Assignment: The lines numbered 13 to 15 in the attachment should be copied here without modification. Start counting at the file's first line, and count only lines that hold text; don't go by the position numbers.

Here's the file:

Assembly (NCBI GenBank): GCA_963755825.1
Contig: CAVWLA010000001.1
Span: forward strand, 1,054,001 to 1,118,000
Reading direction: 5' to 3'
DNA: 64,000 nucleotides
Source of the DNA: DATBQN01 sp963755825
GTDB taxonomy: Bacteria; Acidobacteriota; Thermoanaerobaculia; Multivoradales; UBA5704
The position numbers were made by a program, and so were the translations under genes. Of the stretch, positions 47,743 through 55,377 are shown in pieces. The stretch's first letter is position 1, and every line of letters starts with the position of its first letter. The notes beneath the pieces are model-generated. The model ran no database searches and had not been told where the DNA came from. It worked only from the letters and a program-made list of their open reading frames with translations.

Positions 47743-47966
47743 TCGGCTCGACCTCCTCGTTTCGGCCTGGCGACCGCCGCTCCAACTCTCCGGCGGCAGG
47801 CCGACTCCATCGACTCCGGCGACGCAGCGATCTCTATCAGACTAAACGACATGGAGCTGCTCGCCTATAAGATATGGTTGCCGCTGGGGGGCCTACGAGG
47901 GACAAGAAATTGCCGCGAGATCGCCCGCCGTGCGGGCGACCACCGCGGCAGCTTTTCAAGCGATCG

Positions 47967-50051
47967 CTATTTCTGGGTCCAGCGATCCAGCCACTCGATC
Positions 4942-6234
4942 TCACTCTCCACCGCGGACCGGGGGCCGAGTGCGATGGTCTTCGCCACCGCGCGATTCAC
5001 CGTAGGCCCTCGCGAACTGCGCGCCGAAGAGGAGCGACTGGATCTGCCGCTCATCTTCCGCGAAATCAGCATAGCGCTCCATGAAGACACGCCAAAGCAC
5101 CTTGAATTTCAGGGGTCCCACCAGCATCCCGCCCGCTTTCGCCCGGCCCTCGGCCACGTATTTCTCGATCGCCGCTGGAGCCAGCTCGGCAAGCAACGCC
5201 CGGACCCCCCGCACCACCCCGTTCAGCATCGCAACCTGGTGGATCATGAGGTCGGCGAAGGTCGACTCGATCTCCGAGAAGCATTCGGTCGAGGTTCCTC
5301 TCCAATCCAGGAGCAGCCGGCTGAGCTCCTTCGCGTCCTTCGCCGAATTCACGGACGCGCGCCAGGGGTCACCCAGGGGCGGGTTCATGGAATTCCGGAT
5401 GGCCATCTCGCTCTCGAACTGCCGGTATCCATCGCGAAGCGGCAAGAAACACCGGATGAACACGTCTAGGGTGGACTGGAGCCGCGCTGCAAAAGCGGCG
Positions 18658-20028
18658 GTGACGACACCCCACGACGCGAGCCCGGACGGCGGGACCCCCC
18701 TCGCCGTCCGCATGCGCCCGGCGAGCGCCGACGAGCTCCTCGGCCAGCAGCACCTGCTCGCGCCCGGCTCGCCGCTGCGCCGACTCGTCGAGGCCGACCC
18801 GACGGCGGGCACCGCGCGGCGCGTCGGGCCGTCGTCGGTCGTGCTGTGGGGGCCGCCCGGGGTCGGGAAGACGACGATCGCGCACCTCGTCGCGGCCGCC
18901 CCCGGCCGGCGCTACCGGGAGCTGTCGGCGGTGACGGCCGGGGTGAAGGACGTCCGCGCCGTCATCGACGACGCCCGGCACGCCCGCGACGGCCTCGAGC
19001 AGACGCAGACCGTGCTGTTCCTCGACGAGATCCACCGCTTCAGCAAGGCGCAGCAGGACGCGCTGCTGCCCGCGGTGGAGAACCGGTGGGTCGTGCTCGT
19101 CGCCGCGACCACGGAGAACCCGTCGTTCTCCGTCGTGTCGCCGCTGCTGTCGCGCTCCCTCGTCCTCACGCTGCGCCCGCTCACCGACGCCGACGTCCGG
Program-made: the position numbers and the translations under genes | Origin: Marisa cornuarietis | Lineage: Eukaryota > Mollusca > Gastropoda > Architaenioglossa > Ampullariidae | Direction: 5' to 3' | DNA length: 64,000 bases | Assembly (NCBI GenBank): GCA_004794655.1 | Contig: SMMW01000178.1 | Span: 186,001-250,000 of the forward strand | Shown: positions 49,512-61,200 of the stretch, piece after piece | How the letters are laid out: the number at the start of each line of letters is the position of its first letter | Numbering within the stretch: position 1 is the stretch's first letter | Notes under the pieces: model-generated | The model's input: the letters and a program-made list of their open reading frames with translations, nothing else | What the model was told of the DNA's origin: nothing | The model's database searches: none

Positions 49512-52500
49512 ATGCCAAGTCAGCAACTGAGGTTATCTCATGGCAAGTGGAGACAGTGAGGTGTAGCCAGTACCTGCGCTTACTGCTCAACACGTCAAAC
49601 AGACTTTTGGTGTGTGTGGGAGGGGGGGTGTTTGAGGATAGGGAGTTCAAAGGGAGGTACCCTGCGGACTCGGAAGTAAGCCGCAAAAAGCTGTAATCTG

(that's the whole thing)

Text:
Positions 47967-50051
47967 CTATTTCTGGGTCCAGCGATCCAGCCACTCGATC
Positions 4942-6234